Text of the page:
iPLATO has today announced that it has been awarded a £1.7 million research contract by Small Business Research Initiative (SBRI) Healthcare, to improve bowel cancer screening rates across South East London.
The programme will address health inequalities by focusing on groups known to be less engaged with screening, forming a blueprint for potential national adoption.
It will be delivered in partnership with the South East London Cancer Alliance (SELCA) and local community leaders, academics, and primary care professionals. The programme will seek to establish the optimal communication channels and content to engage hard-to-reach groups using iPLATO’s platform, which will provide tailored education through mobile messaging, ensuring scalability and privacy.
The NHS distributes free Faecal Immunochemical Test (FIT) kits to people aged 60 to 74 in England who are registered with a GP practice. Age eligibility is currently being lowered to include people from 50.
Tobias Alpsten, founder and CEO of iPLATO, which was acquired by Huma in early 2022, said: “Digital technologies hold great promise for making cancer screening and care accessible to everyone, and to reduce health inequities they must be developed in collaboration with the people they serve.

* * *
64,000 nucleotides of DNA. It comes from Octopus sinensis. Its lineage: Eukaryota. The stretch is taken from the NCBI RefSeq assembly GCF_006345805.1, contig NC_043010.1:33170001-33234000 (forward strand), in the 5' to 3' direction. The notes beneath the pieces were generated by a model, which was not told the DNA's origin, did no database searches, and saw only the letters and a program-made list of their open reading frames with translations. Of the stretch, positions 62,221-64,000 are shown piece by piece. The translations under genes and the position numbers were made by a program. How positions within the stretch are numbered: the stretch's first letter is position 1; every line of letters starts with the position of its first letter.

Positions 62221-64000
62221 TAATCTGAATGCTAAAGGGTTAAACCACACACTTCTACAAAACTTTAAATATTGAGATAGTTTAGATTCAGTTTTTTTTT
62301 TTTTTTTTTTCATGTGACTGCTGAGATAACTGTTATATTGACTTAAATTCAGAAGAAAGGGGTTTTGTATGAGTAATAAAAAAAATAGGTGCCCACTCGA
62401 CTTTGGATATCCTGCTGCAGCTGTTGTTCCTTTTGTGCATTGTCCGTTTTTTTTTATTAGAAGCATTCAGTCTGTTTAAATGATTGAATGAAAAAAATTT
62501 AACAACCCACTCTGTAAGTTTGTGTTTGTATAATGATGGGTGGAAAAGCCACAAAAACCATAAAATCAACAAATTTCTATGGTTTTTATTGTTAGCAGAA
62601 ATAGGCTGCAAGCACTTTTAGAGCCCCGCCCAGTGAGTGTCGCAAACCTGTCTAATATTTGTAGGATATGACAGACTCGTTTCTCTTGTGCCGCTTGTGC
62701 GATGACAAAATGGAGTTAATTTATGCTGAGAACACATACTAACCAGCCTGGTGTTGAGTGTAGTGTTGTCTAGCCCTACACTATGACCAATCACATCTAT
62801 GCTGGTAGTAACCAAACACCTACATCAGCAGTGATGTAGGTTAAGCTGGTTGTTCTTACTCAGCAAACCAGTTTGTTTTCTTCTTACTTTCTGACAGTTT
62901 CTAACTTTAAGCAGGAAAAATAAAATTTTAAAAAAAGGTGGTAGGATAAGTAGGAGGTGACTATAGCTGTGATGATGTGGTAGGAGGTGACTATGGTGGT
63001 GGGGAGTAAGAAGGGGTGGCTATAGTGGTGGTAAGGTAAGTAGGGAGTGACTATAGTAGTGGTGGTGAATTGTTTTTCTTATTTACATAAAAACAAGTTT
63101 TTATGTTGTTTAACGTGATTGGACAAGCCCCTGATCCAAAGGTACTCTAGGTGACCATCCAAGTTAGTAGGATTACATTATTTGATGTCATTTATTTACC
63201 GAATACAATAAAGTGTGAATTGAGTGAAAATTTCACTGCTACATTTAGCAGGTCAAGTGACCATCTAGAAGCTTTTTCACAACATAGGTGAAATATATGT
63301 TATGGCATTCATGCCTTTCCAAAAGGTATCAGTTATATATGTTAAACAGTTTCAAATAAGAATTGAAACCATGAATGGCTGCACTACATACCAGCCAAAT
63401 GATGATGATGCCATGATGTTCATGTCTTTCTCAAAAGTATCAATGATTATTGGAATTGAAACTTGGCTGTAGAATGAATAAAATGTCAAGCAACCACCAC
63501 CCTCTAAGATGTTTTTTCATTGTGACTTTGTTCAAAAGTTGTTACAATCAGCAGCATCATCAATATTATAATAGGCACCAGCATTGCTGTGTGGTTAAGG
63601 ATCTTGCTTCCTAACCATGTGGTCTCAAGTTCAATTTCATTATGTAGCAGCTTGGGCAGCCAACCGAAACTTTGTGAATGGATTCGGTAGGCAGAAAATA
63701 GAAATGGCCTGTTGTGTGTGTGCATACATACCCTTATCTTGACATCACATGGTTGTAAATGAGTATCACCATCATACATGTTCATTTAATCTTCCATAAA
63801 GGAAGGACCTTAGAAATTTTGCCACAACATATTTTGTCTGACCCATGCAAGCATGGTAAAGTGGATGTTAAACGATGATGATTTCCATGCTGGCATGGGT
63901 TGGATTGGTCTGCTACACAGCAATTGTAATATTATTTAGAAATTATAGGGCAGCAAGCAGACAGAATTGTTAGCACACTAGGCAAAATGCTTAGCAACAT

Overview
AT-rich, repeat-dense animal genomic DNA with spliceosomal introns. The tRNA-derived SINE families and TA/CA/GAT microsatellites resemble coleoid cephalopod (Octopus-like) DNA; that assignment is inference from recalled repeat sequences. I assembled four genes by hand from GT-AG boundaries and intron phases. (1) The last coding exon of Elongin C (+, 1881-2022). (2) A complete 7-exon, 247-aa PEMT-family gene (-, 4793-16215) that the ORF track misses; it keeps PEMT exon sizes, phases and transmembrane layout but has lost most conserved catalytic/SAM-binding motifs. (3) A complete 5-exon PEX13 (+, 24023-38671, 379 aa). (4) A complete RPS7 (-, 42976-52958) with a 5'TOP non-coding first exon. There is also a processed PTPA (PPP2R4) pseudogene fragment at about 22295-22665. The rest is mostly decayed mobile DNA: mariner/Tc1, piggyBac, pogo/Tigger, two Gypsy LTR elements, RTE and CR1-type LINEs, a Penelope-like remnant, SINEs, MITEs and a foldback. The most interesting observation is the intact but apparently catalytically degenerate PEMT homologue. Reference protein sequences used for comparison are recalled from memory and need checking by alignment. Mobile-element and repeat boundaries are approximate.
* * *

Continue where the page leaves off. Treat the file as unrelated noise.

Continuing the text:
“This ground-breaking initiative will deliver better access to bowel cancer identification and preventative care measures for many vulnerable patients.”
Pre-Covid, the return rate of FIT kits was 56% in South East London against a national target of 75%. Some groups have persistently lower uptake than the rest of the population, including non-white people, those for whom English isn’t their first language, people with a severe mental health condition, and those with learning disabilities.
“Screening is a vital public health strategy for the early identification of cancers because it enables more timely access to treatment, which can improve clinical outcomes and survival,” said Huma’s cancer lead and oncologist Dr Simon Chowdhury.
“We could not have put together a project of this scale aimed at benefiting hard-to-reach groups without the partnership of SELCA and lay partners, and we believe this work will be relevant in other parts of the country and for other screening programmes.”